Hockey Life In Canada: What To Know When Your Kid Wants To Hit The Rink

Hockey: it’s the game that unites our country (and pits neighbours against each other over favourite teams). This stick-and-puck game is widely considered our national pastime, from Hockey Night in Canada to ball hockey on the street. Car!  

Between Oakville and Burlington, a total of 36 players have made it to the NHL so far. While that may not be your child’s end goal, our local leagues are known to offer incredible skills training. But before we anticipate our region’s next draft picks, let’s start with the basics. 

Getting Started

It really begins with one thing, learning how to skate – and learn-to-skate programs are a great way to fast-track your skills. “You want to make sure you have the fundamentals of skating,” says Anthony Miele, former Vice President of Wave Hockey and the Program Development and Marketing Consultant at Burlington Lion’s Optimist Minor Hockey Association (BLOMHA).   

Once your little one is comfortable on the ice, you can graduate to a hockey skills program. Children usually hit the ice in full equipment as they learn to handle a stick and pass the puck. Oakville Hockey Academy and Wave Hockey Academy offer introductory programs, while the Oakville Hornets and Burlington Barracudas specifically cater to girls.  

Founded in 1996, the Oakville Hornets Girl’s Hockey Association is one of the largest girls-only hockey clubs in the world. Now in their 18th season, they have consistently reached over 1,100 registered players. Their program boasts 34 House League teams from U7 to Senior, plus the Development Stream (DS) in younger divisions. With similar offerings, The Burlington Girls Hockey Club recently announced their “Grow the Game” initiative in addition to their existing Initiation Program for girls aged four to six.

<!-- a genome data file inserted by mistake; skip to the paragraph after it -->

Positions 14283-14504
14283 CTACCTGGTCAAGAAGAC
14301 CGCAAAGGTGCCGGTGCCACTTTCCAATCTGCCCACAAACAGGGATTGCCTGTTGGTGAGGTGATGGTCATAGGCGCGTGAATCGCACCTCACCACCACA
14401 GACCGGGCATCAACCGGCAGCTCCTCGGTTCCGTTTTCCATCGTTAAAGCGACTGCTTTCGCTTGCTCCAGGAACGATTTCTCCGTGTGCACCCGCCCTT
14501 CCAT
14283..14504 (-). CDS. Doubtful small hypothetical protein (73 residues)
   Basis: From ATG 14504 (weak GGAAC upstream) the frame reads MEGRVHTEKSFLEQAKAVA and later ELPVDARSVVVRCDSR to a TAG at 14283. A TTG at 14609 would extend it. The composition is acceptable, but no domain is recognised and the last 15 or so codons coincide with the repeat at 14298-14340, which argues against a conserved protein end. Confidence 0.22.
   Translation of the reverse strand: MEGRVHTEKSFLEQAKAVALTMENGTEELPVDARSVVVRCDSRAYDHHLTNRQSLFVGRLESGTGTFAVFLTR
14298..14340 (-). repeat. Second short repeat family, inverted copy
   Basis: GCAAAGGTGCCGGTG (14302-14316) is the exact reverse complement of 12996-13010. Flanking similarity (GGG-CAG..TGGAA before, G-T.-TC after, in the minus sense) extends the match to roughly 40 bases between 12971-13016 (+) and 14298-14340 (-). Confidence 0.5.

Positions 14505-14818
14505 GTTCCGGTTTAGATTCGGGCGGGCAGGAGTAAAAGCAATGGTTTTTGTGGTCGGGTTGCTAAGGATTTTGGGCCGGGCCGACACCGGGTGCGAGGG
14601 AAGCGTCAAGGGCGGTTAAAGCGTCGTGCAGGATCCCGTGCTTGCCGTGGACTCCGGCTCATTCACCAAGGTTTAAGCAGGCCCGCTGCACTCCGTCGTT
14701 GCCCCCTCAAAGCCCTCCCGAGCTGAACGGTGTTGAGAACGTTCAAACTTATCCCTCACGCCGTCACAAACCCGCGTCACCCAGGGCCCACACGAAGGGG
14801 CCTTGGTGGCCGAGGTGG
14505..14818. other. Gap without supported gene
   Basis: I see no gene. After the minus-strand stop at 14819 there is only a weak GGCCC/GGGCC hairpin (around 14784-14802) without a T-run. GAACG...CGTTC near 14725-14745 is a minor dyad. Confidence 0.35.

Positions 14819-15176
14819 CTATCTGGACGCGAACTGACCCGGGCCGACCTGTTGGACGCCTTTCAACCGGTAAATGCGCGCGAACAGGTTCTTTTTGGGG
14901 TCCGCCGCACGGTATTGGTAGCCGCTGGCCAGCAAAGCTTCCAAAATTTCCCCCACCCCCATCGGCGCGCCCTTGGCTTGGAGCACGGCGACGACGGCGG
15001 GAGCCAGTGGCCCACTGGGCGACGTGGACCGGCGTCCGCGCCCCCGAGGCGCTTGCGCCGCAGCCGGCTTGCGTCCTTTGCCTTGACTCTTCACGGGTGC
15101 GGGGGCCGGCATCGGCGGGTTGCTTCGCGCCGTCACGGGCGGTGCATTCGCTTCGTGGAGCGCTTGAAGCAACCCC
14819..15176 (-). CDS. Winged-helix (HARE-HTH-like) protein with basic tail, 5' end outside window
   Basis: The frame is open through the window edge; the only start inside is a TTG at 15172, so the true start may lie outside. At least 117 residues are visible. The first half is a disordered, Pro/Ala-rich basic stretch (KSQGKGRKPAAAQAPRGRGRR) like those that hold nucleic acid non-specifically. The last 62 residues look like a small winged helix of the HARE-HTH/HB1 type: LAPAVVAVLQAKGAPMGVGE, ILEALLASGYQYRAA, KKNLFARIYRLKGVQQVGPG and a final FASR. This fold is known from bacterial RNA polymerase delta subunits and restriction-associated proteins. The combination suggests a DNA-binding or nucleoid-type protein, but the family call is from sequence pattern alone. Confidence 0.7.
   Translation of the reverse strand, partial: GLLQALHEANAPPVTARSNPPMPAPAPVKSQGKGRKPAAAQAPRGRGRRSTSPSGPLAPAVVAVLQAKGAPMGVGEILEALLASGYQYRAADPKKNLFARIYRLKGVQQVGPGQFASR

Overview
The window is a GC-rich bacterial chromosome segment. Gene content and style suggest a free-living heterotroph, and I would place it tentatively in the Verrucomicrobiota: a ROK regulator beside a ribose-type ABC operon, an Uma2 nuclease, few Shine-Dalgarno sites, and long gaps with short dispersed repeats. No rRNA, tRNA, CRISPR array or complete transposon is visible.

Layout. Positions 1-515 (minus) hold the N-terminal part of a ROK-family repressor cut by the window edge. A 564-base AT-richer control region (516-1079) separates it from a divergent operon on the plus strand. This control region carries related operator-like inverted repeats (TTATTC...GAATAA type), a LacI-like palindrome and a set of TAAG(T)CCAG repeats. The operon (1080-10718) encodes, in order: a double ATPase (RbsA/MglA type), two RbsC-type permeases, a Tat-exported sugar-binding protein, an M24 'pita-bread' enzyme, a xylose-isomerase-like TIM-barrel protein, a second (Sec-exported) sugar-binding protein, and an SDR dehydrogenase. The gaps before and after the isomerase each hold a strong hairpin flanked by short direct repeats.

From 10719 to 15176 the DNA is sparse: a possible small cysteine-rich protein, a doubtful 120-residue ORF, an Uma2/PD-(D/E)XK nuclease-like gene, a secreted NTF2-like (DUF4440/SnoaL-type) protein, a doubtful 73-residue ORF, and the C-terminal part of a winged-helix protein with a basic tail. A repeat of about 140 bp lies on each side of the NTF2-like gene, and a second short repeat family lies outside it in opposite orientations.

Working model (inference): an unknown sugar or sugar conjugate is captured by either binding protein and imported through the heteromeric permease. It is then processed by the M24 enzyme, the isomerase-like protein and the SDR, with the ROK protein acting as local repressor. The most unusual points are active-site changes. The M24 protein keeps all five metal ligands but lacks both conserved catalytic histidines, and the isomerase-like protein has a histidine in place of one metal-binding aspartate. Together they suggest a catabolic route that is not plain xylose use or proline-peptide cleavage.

House League (Rec)

For friendly competition and the experience of playing on a team, try House League. This recreational league is low-stress (no tryouts) and designed for fun. Players can even request to be on the same team as their friends. With one practice and one game per week, families find this option relatively easy to fit into a busy schedule – though it does come with a cost: league fees range from $500 – $700 per season.

For more intensity, house leagues offer ‘Select’ – also known as Development Stream (DS) in girls’ hockey. This level of play is for higher-skilled players and requires tryouts. 

Rep Hockey

Players with an appetite for more competitive hockey may want to explore rep (short for “representative”) hockey. 

Burlington and Oakville have rep hockey teams for boys and girls, with annual tryouts. With more practice, training, games, and tournaments, this competitive level of hockey requires a significant commitment from players (and their families). “Rep hockey becomes time-consuming,” says Miele. It’s at least twice the time commitment of house league and involves traveling to tournaments. But rep comes with a cost (nearly four times that of house league hockey) ranging from $2,000 to $3,800, depending on the player’s skill level and commitment. When deciding whether to pursue rep hockey, Miele says, “You have to be realistic.”

Parents with children enrolled in the sport quickly learn that hockey is far more than athleticism and NHL dreams, regardless of the level played.  Many parents say that hockey has allowed their kids to feel more comfortable and confident, and has resulted in great friendships, trust, responsibility, and sportsmanship. 

From learn-to-skate to rep, you can’t go wrong with the programs in our community. Check them out: 

Learn to Skate Programs



Burlington Skating Centre

The Pond


Cutting Edge Hockey Development Centre

Skate Oakville

House League and Rep Hockey


Burlington Lions Optimist Minor Hockey Association (BLOMHA) 

Minor Oaks Hockey Association (MOHA)


Burlington Girls Hockey Club 

Oakville Hornets Girls Hockey Association

by Lisa Evans

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